Christ Church, Oxford constituent college of the University of Oxford in England

Christ Church is a constituent college of the University of Oxford in England. Christ Church is a joint foundation of the college and the cathedral of the Oxford diocese, which serves as the college chapel and whose dean is ex officio the college head.

A tutor, also called an academic tutor, is a person who provides assistance or tutelage to one or more people on certain subject areas or skills. The tutor spends a few hours on a daily, weekly, or monthly basis to transfer their expertise on the topic or skill to the student. Tutoring can take place in different settings, such as a classroom, a formal tutoring center, or the home of the tutor/learner. As a teaching-learning method, tutoring is characterized by how it differs from formal teaching methods on the basis of the (in)formality of the setting as well as the flexibility in pedagogical methods in terms of duration, pace of teaching, evaluation and tutor-tutee rapport.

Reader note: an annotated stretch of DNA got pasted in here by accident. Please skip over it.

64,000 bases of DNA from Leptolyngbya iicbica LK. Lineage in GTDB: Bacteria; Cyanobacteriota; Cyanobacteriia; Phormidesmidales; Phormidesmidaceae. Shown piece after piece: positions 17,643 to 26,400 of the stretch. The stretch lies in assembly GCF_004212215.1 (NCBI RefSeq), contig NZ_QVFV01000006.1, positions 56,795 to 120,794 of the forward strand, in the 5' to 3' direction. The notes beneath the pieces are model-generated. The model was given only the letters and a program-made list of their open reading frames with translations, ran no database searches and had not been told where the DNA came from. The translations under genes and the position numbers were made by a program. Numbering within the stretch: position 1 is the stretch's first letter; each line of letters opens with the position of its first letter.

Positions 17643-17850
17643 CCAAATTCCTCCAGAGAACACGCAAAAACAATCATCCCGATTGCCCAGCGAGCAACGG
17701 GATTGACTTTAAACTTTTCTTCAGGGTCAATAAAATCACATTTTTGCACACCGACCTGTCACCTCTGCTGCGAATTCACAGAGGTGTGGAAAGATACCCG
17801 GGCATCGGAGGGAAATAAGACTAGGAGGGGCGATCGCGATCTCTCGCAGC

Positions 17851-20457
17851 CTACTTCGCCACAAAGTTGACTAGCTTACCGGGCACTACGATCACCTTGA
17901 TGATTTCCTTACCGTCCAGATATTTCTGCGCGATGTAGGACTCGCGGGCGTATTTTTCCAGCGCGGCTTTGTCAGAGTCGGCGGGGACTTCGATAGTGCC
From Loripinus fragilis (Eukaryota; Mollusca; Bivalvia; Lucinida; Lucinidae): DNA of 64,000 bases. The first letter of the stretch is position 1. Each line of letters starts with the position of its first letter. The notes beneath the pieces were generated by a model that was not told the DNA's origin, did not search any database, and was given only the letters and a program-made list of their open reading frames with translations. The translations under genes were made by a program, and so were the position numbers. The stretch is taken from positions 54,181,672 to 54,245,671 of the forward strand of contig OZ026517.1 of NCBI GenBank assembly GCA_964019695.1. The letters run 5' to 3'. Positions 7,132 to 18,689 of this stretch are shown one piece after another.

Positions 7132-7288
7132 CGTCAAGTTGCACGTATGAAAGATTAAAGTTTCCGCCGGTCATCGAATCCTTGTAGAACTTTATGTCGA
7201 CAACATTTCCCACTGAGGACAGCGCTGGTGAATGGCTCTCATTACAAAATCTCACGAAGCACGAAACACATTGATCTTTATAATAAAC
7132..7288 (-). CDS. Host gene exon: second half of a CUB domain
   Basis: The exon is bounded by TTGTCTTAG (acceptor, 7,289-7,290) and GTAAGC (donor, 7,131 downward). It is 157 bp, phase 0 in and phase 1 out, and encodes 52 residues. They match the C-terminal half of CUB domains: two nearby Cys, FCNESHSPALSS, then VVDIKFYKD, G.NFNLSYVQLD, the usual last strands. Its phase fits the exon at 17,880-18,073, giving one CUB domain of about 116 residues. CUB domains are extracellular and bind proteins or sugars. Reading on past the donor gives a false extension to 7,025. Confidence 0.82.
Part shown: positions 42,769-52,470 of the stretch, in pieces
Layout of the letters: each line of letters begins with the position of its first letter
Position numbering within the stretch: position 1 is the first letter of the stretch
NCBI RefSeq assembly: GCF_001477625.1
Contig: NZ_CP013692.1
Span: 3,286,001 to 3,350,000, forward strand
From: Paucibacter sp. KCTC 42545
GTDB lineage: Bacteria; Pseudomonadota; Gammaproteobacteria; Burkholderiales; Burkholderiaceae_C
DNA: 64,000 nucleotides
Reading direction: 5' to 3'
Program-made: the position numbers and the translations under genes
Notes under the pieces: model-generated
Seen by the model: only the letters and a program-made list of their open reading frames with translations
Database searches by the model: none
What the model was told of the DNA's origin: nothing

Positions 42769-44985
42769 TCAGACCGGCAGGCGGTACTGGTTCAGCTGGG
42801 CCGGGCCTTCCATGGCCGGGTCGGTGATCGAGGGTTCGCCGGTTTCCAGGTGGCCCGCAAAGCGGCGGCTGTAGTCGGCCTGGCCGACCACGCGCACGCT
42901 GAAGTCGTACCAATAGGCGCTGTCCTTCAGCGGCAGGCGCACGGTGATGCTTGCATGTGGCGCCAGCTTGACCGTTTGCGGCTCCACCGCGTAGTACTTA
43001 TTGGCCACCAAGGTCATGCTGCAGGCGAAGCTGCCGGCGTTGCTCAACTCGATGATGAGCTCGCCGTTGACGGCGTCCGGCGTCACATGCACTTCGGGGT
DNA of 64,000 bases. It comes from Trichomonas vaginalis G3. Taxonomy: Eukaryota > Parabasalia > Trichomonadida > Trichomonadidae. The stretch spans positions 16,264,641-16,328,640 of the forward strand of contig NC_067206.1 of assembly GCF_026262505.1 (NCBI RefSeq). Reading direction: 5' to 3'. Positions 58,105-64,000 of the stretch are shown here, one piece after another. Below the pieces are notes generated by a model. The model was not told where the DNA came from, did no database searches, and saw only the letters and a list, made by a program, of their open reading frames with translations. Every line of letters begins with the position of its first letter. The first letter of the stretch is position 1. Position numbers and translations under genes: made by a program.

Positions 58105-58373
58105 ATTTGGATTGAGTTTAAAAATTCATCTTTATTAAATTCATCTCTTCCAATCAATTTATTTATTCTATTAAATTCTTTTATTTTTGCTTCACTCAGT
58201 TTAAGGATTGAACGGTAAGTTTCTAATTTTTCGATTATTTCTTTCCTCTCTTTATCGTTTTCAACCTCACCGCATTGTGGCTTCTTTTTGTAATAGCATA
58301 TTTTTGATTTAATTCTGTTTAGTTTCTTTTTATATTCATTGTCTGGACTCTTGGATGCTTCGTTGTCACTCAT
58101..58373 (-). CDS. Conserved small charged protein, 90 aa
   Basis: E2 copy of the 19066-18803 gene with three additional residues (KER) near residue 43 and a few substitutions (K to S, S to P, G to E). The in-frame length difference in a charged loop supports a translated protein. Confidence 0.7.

Military career and election to Parliament

Shelburne served with distinction during the Seven Years' War participating in engagements such as the Battle of Minden in 1759. Caton-Woodville Battle of Minden 1759.jpeg
Shelburne served with distinction during the Seven Years' War participating in engagements such as the Battle of Minden in 1759.